Can Trump Administration Make Good On Its Threat To Pull Cincinnati's Federal Funds?

Feb 12, 2017

The repercussions of the city of Cincinnati declaring itself a "sanctuary city" have spread like kudzu on a Georgia highway.

We've had Sean Spicer, the White House press secretary, standing at the lectern in the White House briefing room specifically singling out Cincinnati as one of those cities that could lose federal funding because of its policy toward immigrants, without distinction between those here legally or illegally.

Then, we've had Ohio's State Treasurer Josh Mandel (who, not coincidentally, is a Republican candidate for the U.S. Senate) recruiting a freshman state representative from Butler County to introduce a bill that would potentially throw Mayor John Cranley and city council members in jail if an illegal immigrant commits a serious crime in the city.

Except that the state representative Mandel recruited, Candice Keller, told WVXU her bill is nowhere near ready for a final draft and is being reviewed by the Legislative Service Commission to see if it would pass muster in a court challenge.

All of this over the words sanctuary city.

Two words that under the law – federal, state or local – have no meaning whatsoever.

It means whatever a city wants it to mean.

And, when Cincinnati City Council passed the sanctuary city resolution on Feb. 1, it represented a set of principles that the city has been practicing under for years.

"Passing that resolution didn't change our policy one bit,'' said Kevin Flynn, who voted for the resolution because he believes in the principle behind it.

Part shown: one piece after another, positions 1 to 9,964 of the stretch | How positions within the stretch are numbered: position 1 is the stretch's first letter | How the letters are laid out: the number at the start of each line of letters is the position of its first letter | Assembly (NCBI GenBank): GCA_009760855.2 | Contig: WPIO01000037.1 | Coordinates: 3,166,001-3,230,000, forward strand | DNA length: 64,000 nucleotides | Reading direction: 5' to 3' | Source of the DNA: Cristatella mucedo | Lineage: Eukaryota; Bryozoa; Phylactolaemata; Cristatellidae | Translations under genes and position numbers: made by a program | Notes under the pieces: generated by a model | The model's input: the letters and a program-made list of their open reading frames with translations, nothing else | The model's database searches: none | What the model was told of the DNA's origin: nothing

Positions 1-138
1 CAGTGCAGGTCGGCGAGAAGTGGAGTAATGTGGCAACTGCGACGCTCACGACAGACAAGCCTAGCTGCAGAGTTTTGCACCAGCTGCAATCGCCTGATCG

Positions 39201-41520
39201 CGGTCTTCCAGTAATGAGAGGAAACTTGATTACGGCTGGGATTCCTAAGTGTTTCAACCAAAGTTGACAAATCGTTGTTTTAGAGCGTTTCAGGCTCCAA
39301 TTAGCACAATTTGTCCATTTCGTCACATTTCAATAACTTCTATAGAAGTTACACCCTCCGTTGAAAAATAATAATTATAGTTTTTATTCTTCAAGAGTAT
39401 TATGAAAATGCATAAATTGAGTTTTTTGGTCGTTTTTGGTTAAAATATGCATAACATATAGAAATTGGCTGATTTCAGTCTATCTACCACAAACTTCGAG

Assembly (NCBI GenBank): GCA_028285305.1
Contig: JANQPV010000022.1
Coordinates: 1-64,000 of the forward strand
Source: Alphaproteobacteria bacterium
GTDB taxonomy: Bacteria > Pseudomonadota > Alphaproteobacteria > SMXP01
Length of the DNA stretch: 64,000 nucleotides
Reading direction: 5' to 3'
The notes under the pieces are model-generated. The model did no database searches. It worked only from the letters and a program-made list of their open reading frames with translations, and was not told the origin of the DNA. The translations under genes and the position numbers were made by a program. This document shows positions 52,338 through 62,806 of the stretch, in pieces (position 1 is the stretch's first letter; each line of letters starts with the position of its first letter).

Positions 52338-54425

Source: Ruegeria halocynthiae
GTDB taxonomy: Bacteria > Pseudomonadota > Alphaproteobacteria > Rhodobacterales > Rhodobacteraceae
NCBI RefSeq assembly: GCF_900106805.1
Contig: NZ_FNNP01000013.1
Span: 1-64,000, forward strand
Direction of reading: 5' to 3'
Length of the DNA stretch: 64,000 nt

The Trump administration, after issuing its ban on travel to the U.S. by people from seven Muslim countries (a ban that is on hold now, thanks to an appeals court decision), issued a threat that federal funding would be yanked from cities who are "sanctuary cities."

Friday, the Trump administration was talking about continuing the fight for the original executive order in court, but the president also said that he might sign "a brand new order" - presumably one that would be more acceptable to the courts. 

Whatever happens, the threat of the withdrawal of federal funds from sanctuary cities persists. 

On Wednesday, Spicer made it clear.

"The president is going to do everything he can within the scope of the executive order to make sure that cities who don't comply with it; they will not get federal funding,'' Spicer said. "Areas like Miami-Dade down in Florida understand the importance of this order; and we hope that cities like Cincinnati and other communities around the country follow their lead and comply with that."

After Trump's executive order last month, Miami-Dade County's mayor rushed to make sure everyone knew that his city wasn't a "sanctuary city" and would comply with all federal immigration laws.

Cincinnati's mayor was short and sweet in his response to Spicer's threat.

"Given that Mr. Spicer said that only cities that violate federal law will lose federal funds, and the city of Cincinnati has not and will not violate federal laws, the city is not in jeopardy of losing federal funds,'' Cranley said in a written statement.

Cranley was hanging his hat on a legal opinion written by the city solicitor, Paula Boggs Muething.

"Because the city is not in violation of President Trump's executive order on immigration enforcement, there is no basis under law or under the Executive Order itself for withholding federal funding from the city of Cincinnati,'' Muething wrote.

"The city's resolution declaring itself a sanctuary city is constitutionally-protected free speech, which the city will defend as it seeks to uphold the fair and just application of laws within its boundaries,'' Muething said.

The city's police department has, since March 2015, had a policy of not doing immigration status checks on people who are pulled over on traffic stops or placed under arrest.

Cincinnati's police don't get in the way of federal immigration agents. But the fact is this: Local police don't have the authority to enforce federal law. They can cooperate with them voluntarily.

"If our police enforced federal immigration laws, we would be violating federal law,'' Flynn said.

Hamilton County commissioner Todd Portune, a Democrat, said local law enforcement "can't be commandeered by the president to be federal agents."